The Consumer Technology Association (CTA), probably best known as the industry body behind the annual consumer tech show, CES, has announced a specification and certification programme for 8K UHD TVs made from 2020 onwards.However, CTA is also an industry-wide respected standards board representing more than 2,200 consumer technology companies and its Video Division Board includes many of the world’s leading TV makers and retailers. The licensing programme will begin shortly and address the requirements for the resolution of the display, digital inputs, HDR, up-conversion and bit-depth. Approved CTA logos will available for use on successfully certified 8K TVs from Jan 1st 2020 - so expect to see some at next year’s CES.
The specific attributes include:
Display Resolution: At least 33 million active pixels, with at least 7680 horizontally and 4320 vertically within a 16:9 viewable window, and specific measurement methodology in accordance with industry standards.
Digital Inputs: One or more HDMI inputs supporting resolution of 7680x4320 pixels; bit depth of 10-bits; frame rates of 24, 30 and 60 frames per second; HDR transfer functions and colourimetry as specified by ITU-R BT.2100; and HDCP v2.2 or equivalent content protection.
Up-conversion: Capability to upscale SD, HD and 4K video and display it at 8K UHD display resolution.
Bit Depth: Capability to receive 10-bit 8K images and render an image that shows responsiveness to changes to any of the 10 bits.
Gary Shapiro, president and CEO, CTA. commented, “CTA is home to video industry players across the ecosystem – from manufacturers to the content and entertainment sector – and we’re proud to convene such a diverse group of innovative companies to work together.”
He added, “This 8K Ultra HD definition is the product of our Video Division Board’s dedication and hard work. As a result, retailers and consumers will know products that carry the accompanying logo deliver 8K UHD quality and performance.”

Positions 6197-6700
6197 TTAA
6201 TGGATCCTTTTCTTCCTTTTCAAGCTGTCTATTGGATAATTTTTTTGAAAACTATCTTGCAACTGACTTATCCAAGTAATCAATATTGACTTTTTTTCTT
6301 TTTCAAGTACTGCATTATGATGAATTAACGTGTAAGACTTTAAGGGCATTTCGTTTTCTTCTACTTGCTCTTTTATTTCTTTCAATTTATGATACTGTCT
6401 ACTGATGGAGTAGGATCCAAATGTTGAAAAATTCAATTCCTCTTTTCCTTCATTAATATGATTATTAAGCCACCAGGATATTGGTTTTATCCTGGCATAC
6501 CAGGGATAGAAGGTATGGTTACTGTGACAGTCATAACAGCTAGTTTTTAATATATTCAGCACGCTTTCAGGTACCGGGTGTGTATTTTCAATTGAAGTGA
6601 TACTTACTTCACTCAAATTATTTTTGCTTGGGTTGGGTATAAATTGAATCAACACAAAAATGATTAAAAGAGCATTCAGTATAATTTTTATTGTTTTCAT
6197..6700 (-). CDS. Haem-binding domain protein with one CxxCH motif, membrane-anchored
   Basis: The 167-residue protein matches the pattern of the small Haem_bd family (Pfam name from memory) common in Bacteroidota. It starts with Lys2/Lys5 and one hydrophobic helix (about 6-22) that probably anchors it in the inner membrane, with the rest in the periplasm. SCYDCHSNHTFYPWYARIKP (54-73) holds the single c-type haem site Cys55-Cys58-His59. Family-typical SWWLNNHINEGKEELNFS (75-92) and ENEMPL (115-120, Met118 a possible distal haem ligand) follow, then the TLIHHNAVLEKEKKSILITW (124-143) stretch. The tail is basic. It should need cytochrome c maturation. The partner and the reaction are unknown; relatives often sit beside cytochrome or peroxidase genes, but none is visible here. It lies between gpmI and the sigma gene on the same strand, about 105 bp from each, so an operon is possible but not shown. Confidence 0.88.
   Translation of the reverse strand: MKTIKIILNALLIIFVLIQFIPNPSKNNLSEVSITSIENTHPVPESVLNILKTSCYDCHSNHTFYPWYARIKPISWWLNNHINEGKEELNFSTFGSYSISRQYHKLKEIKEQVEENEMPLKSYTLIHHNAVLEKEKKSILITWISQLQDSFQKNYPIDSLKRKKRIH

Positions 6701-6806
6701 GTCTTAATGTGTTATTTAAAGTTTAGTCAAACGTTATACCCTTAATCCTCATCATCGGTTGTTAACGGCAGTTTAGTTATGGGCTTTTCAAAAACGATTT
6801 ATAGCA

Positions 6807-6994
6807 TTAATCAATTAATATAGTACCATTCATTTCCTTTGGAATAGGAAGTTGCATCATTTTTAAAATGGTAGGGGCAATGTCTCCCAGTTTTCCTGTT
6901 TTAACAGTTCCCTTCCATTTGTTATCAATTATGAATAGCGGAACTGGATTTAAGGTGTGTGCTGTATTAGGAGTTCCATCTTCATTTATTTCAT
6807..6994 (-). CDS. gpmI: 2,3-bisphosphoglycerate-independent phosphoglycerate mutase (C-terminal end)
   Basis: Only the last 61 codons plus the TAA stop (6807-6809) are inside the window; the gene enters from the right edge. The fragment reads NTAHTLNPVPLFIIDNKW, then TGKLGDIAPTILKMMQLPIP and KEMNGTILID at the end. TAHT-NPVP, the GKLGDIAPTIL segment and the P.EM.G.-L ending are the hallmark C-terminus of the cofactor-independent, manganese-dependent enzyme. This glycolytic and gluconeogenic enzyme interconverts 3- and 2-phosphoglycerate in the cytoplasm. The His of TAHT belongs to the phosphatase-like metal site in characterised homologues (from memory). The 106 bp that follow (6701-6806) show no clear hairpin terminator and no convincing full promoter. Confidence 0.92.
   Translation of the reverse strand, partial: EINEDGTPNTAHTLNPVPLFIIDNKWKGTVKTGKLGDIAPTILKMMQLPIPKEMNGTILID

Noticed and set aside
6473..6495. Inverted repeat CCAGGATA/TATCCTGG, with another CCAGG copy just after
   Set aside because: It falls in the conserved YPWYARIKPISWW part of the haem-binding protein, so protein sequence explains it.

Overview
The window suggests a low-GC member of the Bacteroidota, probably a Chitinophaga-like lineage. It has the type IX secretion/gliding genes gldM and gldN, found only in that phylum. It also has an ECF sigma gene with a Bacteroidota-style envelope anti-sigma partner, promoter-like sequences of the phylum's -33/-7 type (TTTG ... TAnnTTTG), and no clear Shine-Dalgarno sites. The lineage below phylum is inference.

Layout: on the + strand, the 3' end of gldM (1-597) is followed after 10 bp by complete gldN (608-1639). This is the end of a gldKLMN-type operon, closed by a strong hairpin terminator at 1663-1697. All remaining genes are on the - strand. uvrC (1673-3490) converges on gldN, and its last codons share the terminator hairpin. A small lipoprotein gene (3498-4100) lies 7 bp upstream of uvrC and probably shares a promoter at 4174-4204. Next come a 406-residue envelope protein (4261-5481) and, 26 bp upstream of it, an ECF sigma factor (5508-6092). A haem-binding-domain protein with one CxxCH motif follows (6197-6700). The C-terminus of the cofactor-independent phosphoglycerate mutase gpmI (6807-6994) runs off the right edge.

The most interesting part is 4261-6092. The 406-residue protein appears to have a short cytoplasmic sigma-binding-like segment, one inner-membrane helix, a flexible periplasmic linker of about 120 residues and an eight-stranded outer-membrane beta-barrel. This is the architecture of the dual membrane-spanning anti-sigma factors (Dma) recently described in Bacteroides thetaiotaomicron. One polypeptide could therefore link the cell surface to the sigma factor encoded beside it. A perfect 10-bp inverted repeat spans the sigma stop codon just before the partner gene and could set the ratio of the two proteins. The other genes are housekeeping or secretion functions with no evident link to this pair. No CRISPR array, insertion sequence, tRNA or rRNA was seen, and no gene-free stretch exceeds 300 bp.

But hang on, isn’t there already a certification programme already in place from the 8K Association?
Yes, there is, and there is some crossover between the two programmes. However, one of the main differences lies in the use of the contrast modulation methodology which is used by the International Committee for Display Metrology (ICDM) and measures the extent to which the individual pixels can be differentiated within the defined resolution.
Here, the CTA specifications stipulate that using this ICDM parameter an 8K display must reach ‘a minimum of 50 percent contrast modulation using a 1x1 grill pattern.’
This is good news for LG whose latest 8K TVs reach 90 percent contrast modulation but less so for Samsung who achieves a much lower than required rating of 12 percent. It appears that Samsung’s use of sub-pixel rendering to improve viewing angles comes with a level of compromise in effective resolution that is not overlooked by the CTA requirements.
The upshot of this could see Samsung sticking to the 8K Association requirements since it is already a member of that body while LG, who is not, champions the CTA specifications. Other TV manufacturers will likely step into the camp that aligns most closely with their own implementation of 8K rather than ensuring their 8K TVs meet or exceed a single approved standard. So it's possible that 8K TVs could come in two flavours going forward.
The CTA’s most recent forecast projects that sales of 8K UHD TVs in the US will reach 175,000 units and US$734 million in revenue in 2019.
Do members agree that an 8K TV standard is a good idea? But will rival logos cause consumer confusion?
Source: Press release, www.digitaltveurope.com www.wikipedia.com
Image Source: Press release
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